Public Speaking – Phobia Prevention Principles

It's pretty wide known that speaking in public is our number one fear. To put it in a little perspective, on one famous list of fears, death was ranked number seven. So I guess people would rather die than give a speech! But it's worth getting a grip on that fear. Because presentations are a chance for exposure. You can enhance your credibility, your reputation and your success every time you speak. There are lots of ways to minimize and manage this phobia. But let's cover here what you can do before you speak, so right out of the gate, you can feel much more confident and at ease.

Here are six Phobia Prevention Principles that I've captured with "P" words:

1. Prepare It's extremely risky to believe that you can show up for your talk and just wing it. It goes without saying that you need to know your subject. And of course, you should know your audience. Preparation also means planning and organizing your talk. Develop it in a concise, bullet-point outline form so you can easily refer to it to keep your train of thought without reading it verbatim. If you think you can just talk off the cuff and do no preparation, you have increased the odds that you'll lose your train of thought, draw a blank, or ramble aimlessly, all anxiety-ridden experiences.

2. Plan to use Props or Visuals This tip may have you scratching your head. But this is a powerful concept: purposeful movement. I believe this is one of the secrets of being a spelling speaker. When all your movement is purposeful, it gives you more power. Using a prop or visual is a great form of purposeful movement. It gives you something to do with your hands, something to focus on. This in turn can diminish the helplessness that often comes with anxiety. Since you're usually the most nervous at the beginning of a talk, starting with a prop or visual will give you more of a sense of control and purpose.

3. Be (more than) Punctual Arriving just in the nick of time for your presentation means you're going to be harried and distracted. Ideally, arrive early enough to give yourself plenty of time to set up, get focused, and learn the lay of the land. Get a feel for the room arrangement, where you'll be standing, where the screen is, how the equipment works. Do not be afraid to rearrange some chairs, the lighter or the screen to make it easier for you. A little reconnaissance can go a long way toward making you feel more comfortable.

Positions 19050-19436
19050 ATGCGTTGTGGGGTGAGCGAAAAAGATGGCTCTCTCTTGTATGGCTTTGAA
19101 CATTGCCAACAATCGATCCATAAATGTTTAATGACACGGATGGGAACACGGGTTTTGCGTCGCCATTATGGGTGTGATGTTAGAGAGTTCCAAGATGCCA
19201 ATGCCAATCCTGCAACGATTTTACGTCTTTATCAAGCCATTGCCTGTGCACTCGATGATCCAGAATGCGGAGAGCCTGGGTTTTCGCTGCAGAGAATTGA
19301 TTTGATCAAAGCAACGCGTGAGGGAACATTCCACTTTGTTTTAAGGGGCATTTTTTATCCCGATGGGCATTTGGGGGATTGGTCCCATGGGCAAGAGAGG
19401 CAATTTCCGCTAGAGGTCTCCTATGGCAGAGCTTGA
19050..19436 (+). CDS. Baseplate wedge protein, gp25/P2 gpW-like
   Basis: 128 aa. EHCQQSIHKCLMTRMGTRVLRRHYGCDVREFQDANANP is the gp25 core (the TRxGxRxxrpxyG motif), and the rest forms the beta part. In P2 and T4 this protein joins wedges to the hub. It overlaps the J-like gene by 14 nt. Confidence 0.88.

4. Polyester-proof Yourself This may sound crazy, but your clothing is cruel. If you know that you tend to get flushed and hot when you're nervous, do not wear heavy or tight-fitting garments. Make sure you wear clothing that breaths. Polyesters and other man-made fabrics do not breathe and will make you sweat all the more. Choose natural fabrics-cotton, wool, silk, linen-for optimum breathing ability. Ladies, if your fair complexion tends to blush when you're nervous, especially on the neck and upper chest area, avoid scooped neck blouses. High collars or turtlenecks do a good job of camouflaging one of the most flush-sensitive parts of the body.

5. Practice Makes Perfect Rehearse out loud in front of your mirror or a video camera or another person. Reading it to yourself does not count. The more you deliver it out loud, hearing and feeling the words roll off your tongue, the more familiar you'll be with it and the more comfortable you'll be when it's time to give it.

6. Picture Your Success Visualize yourself giving a dynamic, well-received presentation. Just as expecting the worst can be self-fulfilling, so can anticipating success. When you rehearse your presentation, visualize yourself appearing calm, cool and collected while giving an outstanding, well-received presentation-and it will be more likely to actually happen that way. As good ole Ben Franklin's timeless wisdom states, "By failing to prepare you are preparing to fail."

So put the Ps into practice for a potent presentation that gives you power over the panic.